Senate polls Alaskans, but results are not scientific

Capitol Building in Juneau, Alaska
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JUNEAU, Alaska (KTUU) - Republicans in the state Senate are polling Alaskans on what they think of the day’s hot issues, but their survey is unscientific and unlikely to accurately reflect a true sample of voter opinions.

The internet survey is being conducted for the third consecutive year. In previous years, the final tally contained a large disclaimer saying the numbers are not scientifically valid. Partial results for this year are available on the Senate Majority’s website, where about 7,100 Alaskans had offered their views as of Monday.

The state has about 530,000 registered voters and a population of about 742,000 people, so the poll represents about a hundredth of the population. A professional sample might only include 500 to 1,000 Alaskans, but the respondents would be selected as a representative of the voting public.

Respondents were initially targeted from people who had left their email addresses on the Republican Majority’s Facebook page or website and were on the Senate Majority mailing list, according to Daniel McDonald, the majority’s media spokesman. But anyone reaching the majority’s website could answer the poll.

Partial results were tweeted out over the weekend, without a disclaimer.

The email asking for participation contains a note from Senate President Pete Kelly, R-Fairbanks, saying: "We want to know what you think about decisions facing Alaska. Please take a moment to answer our annual start-of-session survey."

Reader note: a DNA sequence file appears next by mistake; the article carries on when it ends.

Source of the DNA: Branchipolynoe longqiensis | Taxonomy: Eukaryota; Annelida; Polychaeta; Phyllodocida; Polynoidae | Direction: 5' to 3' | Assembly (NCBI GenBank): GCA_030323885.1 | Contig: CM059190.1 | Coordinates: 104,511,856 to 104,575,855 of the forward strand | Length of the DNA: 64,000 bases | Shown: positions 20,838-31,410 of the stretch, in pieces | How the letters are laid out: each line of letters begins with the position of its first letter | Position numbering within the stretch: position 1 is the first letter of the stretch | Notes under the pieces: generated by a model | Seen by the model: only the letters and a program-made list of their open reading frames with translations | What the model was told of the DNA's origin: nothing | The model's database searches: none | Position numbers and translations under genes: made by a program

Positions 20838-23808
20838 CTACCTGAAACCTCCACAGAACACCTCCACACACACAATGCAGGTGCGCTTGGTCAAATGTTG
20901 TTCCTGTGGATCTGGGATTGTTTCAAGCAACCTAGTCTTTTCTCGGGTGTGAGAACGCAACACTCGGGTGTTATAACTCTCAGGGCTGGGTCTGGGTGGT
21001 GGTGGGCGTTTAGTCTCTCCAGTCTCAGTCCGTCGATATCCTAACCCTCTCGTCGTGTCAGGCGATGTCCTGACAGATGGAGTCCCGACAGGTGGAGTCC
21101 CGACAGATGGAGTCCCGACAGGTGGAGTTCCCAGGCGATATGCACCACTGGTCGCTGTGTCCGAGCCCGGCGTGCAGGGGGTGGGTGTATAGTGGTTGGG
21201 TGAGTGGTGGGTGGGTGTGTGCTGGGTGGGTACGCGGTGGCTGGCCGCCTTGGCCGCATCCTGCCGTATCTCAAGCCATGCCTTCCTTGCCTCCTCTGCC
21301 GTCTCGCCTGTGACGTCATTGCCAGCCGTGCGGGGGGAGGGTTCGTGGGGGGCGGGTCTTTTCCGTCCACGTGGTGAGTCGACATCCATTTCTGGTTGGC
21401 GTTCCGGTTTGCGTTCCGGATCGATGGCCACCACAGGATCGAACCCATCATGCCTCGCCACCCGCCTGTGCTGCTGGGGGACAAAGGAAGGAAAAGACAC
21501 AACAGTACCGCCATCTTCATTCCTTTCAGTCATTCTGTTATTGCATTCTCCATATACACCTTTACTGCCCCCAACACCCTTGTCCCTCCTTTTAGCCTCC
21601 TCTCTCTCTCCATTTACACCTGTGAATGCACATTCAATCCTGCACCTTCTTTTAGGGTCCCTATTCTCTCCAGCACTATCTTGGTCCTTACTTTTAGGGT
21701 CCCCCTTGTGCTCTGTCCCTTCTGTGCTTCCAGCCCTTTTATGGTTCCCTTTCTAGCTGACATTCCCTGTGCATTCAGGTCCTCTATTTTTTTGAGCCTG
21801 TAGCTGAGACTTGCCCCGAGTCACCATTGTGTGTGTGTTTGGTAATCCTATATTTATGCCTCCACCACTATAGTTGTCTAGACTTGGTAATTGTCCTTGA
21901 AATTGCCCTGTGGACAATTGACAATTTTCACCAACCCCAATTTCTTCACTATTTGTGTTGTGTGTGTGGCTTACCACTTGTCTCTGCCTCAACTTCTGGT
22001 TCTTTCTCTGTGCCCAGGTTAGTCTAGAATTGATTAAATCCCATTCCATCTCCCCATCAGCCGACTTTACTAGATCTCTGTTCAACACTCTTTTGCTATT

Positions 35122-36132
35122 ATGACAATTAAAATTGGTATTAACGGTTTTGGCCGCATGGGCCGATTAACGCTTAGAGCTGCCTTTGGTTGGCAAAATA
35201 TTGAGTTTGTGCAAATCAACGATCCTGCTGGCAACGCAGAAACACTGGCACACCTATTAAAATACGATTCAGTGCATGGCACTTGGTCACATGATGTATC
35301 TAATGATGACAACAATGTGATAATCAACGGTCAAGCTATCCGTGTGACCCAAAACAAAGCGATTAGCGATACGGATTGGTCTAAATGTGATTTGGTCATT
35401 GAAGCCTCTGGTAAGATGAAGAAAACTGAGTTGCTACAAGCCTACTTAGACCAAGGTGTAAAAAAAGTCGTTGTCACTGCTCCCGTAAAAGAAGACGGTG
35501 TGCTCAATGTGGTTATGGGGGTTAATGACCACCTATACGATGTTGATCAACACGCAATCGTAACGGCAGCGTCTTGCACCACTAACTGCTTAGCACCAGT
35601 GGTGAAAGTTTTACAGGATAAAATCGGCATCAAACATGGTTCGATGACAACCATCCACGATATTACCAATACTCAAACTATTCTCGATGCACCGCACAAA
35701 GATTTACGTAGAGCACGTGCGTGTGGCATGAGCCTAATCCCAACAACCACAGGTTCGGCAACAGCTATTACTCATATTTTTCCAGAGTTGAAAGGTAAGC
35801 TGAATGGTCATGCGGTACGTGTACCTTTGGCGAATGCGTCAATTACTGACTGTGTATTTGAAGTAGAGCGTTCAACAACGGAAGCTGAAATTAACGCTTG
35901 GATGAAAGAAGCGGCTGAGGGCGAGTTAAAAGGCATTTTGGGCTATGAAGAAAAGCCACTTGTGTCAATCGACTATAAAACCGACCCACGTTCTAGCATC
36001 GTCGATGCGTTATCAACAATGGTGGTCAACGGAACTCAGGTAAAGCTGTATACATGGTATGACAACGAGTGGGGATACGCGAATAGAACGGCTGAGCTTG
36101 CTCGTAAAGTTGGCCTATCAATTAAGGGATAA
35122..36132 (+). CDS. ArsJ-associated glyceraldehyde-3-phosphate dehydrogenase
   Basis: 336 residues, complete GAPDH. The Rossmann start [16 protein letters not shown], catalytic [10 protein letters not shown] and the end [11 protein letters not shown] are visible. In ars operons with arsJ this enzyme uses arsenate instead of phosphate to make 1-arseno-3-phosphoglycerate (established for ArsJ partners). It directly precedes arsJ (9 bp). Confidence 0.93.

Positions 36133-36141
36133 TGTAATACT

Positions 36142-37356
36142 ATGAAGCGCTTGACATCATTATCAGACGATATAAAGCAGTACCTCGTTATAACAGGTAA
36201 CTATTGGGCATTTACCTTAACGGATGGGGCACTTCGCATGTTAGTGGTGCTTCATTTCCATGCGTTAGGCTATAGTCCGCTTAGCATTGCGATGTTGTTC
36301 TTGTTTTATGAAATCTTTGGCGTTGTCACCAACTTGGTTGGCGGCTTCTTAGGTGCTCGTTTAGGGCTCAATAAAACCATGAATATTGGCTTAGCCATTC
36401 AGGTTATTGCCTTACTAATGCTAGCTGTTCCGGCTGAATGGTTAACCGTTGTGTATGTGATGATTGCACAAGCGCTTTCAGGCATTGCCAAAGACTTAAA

The current survey asks about state spending, taxes and using earnings from the Permanent Fund for general government – the three most contentious issues in the Alaska Legislature. It also asks about support for a Chinese partnership in the proposed gas line, whether public education funding is adequate, whether the Arctic National Wildlife Refuge should be open for oil exploration and whether the state should help pay for a commuter rail link between Anchorage and the Matanuska-Susitna Borough.

McDonald said the main purpose of the survey was to engage Alaskans in governing.

"It’s similar to any kind of direct communications with constituents," he said. "We’re not trying to select for people who agree with any particular position."

A legislator who uses the information as if it were an accurate representation of what Alaskans believe would be making a mistake, McDonald said. In regards to previous surveys, he added, "We were careful to never do that."



 
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